QUT ePrints

Sidney Reilly's reports from South Russia, December 1918-March 1919

Ainsworth, John S. (1998) Sidney Reilly's reports from South Russia, December 1918-March 1919. Europe-Asia Studies, 50(8), pp. 1447-1470.

View at publisher

Abstract

Sidney Reilly has become a legendary figure as the master spy of the British Secret Intelligence Service (MI6). 'He was surely not only the master spy of this century', wrote one ardent admirer, 'but of all time'. While his activities as an intelligence agent in British service have only been glimpsed through the veil of secrecy that officialdom invariably imposes on such matters, nonetheless, they seem to have an aura of the extraordinary about them. Supposedly they even surpassed the amazing exploits of the fictional super-spy character James Bond, whose creator Ian Fleming, himself a former officer of the Naval Intelligence Directorate, declared: 'James Bond is just a piece of nonsense I dreamed up. He's not a Sidney Reilly, you know!'(1) Other estimates of his achievements have been rather less flattering though. Some senior officials of the Foreign Office in London, for instance, were said to have dismissed the Reilly legend as one derived largely from his inclination to 'exaggerate his own importance', while an acclaimed historical study of Britain's secret intelligence agencies described Reilly's secret service career overall as 'remarkable, though largely ineffective ...'.(2) Examination of his reports from South Russia, and their manner of compilation as well, affords us a unique opportunity to assess both his function and performance, at least on this particular occasion, as an agent in the field for MI6. It also offers another insight into the situation in the anti-Bolshevik camp in South Russia during the initial phase of Allied intervention in this region following upon the cessation of hostilities in the Great War of 1914-18.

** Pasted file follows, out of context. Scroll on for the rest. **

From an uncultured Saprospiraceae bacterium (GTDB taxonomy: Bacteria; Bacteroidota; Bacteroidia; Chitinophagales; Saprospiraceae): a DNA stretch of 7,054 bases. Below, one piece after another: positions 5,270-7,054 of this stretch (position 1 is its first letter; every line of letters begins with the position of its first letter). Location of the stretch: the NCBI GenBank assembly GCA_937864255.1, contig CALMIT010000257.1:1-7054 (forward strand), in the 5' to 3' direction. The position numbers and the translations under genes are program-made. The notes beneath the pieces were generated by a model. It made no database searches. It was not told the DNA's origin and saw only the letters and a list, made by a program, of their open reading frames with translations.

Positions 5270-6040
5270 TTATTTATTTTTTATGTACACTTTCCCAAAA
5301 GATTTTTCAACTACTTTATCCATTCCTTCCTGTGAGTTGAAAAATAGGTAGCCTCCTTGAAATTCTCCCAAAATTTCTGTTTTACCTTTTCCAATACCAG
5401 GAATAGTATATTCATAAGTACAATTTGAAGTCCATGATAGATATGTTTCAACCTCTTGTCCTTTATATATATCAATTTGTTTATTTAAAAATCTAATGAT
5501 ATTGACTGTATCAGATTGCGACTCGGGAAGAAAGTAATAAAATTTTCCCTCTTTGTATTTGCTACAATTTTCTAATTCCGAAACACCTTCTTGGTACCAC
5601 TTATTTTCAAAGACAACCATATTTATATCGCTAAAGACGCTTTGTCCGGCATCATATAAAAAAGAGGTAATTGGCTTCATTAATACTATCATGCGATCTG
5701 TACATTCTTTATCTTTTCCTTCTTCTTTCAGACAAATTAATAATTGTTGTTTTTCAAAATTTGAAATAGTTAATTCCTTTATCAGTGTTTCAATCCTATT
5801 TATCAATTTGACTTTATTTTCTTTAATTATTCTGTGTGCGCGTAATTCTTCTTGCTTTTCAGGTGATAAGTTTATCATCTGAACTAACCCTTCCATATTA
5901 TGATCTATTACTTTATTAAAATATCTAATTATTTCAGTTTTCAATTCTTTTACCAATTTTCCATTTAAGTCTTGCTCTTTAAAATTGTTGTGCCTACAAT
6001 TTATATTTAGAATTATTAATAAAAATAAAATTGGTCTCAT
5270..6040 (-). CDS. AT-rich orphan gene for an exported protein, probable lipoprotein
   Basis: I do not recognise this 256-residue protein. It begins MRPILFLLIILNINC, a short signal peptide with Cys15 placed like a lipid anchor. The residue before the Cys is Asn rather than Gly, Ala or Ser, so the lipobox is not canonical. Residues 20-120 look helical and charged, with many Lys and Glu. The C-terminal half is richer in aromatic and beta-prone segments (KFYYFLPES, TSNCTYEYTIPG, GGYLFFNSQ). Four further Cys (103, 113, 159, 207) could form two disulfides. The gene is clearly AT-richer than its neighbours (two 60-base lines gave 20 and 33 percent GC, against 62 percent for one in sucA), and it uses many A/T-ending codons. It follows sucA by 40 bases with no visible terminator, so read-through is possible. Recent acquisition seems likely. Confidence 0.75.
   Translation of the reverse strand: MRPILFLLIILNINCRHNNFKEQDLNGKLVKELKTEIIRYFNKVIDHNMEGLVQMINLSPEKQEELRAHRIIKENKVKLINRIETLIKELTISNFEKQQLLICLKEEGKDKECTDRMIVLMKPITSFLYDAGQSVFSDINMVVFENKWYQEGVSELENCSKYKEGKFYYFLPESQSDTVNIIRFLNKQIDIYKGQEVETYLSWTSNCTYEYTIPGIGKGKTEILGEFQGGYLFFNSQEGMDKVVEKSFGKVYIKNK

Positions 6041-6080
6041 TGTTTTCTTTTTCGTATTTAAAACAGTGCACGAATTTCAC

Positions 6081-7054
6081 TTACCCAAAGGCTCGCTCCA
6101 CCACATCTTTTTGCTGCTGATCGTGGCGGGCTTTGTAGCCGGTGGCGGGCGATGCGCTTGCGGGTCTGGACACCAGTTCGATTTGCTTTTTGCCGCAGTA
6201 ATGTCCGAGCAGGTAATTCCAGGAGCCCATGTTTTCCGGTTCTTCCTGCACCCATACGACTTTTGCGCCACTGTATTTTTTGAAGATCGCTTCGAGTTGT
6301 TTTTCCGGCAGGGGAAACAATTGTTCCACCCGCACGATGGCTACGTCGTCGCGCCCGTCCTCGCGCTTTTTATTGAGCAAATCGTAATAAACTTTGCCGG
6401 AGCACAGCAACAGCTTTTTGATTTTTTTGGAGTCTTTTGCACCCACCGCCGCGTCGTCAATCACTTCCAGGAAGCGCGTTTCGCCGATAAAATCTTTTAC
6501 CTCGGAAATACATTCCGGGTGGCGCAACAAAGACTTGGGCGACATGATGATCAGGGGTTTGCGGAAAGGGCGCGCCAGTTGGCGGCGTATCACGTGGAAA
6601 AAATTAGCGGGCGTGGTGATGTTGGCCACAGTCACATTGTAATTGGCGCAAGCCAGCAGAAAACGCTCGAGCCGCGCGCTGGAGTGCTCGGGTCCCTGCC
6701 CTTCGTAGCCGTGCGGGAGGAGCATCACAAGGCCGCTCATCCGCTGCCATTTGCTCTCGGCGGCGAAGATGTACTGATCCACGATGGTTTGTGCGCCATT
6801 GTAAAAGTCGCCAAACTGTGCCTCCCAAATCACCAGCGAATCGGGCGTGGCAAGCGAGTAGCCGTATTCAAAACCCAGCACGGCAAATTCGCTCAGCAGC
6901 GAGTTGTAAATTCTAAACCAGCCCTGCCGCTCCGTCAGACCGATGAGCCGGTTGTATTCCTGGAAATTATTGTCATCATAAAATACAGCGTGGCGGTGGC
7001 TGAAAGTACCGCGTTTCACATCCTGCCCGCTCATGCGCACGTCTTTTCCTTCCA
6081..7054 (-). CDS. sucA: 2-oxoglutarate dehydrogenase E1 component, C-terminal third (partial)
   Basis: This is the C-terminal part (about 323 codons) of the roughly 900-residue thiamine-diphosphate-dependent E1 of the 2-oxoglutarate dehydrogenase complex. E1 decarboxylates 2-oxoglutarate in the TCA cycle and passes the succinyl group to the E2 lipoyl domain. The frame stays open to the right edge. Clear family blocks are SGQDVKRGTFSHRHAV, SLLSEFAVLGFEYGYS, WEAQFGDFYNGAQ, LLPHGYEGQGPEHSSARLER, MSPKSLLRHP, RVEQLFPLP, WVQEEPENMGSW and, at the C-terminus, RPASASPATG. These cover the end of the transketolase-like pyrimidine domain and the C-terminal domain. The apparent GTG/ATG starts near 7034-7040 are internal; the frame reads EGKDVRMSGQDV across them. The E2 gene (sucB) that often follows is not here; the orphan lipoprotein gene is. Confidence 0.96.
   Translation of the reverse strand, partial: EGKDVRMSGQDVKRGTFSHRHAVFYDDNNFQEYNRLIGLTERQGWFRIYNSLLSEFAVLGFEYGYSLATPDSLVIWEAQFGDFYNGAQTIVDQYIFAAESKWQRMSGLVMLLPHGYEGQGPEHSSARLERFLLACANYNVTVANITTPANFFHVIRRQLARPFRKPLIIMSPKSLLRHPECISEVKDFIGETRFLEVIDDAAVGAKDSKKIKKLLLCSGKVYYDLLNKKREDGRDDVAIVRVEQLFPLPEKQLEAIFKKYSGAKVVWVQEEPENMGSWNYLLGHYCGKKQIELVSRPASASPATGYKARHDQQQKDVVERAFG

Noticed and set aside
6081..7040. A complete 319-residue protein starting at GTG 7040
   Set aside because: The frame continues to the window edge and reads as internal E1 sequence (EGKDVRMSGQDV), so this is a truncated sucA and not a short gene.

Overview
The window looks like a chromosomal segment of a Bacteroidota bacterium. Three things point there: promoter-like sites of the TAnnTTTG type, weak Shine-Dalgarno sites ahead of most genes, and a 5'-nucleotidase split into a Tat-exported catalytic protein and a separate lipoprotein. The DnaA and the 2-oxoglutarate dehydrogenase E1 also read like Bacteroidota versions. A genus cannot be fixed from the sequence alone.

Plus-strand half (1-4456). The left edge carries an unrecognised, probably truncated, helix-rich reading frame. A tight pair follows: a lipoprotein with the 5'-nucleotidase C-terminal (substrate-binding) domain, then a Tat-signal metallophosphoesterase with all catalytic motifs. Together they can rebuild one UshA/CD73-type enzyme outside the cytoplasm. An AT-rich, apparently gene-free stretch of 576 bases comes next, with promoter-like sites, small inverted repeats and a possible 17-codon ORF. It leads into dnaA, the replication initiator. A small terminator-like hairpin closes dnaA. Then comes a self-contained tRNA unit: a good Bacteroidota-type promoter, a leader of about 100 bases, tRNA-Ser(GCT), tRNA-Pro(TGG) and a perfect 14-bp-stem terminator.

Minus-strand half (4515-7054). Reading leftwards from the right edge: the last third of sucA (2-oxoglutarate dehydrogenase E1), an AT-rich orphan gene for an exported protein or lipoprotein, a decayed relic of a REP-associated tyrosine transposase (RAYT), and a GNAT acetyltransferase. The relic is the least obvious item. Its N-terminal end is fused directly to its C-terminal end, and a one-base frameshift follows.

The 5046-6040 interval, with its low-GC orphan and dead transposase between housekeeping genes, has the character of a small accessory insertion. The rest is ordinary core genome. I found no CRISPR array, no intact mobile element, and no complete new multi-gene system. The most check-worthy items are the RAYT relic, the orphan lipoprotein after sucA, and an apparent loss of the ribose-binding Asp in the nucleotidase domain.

Impact and interest:

1 citations in Scopus
Search Google Scholar™
0 citations in Web of Science®

Citation countsare sourced monthly from Scopus and Web of Science® citation databases.

These databases contain citations from different subsets of available publications and different time periods and thus the citation count from each is usually different. Some works are not in either database and no count is displayed. Scopus includes citations from articles published in 1996 onwards, and Web of Science® generally from 1980 onwards.

Citations counts from the Google Scholar™ indexing service can be viewed at the linked Google Scholar™ search.

Full-text downloads:

2,032 since deposited on 06 Oct 2005
243 in the past twelve months

Full-text downloadsdisplays the total number of times this work’s files (e.g., a PDF) have been downloaded from QUT ePrints as well as the number of downloads in the previous 365 days. The count includes downloads for all files if a work has more than one.

ID Code: 2165
Item Type: Journal Article
Additional Information: Author contact details: j.ainsworth@optusnet.com.au
ISSN: 1465-3427
Subjects: Australian and New Zealand Standard Research Classification > HISTORY AND ARCHAEOLOGY (210000) > HISTORICAL STUDIES (210300)
Divisions: Current > Research Centres > Centre for Social Change Research
Past > QUT Faculties & Divisions > QUT Carseldine - Humanities & Human Services
Copyright Owner: Copyright 1998 Taylor & Francis
Copyright Statement: First published in Europe-Asia Studies 50(8):pp. 1447-1470.
Deposited On: 06 Oct 2005
Last Modified: 09 Jun 2010 22:27

Export: EndNote | Dublin Core | BibTeX

Repository Staff Only: item control page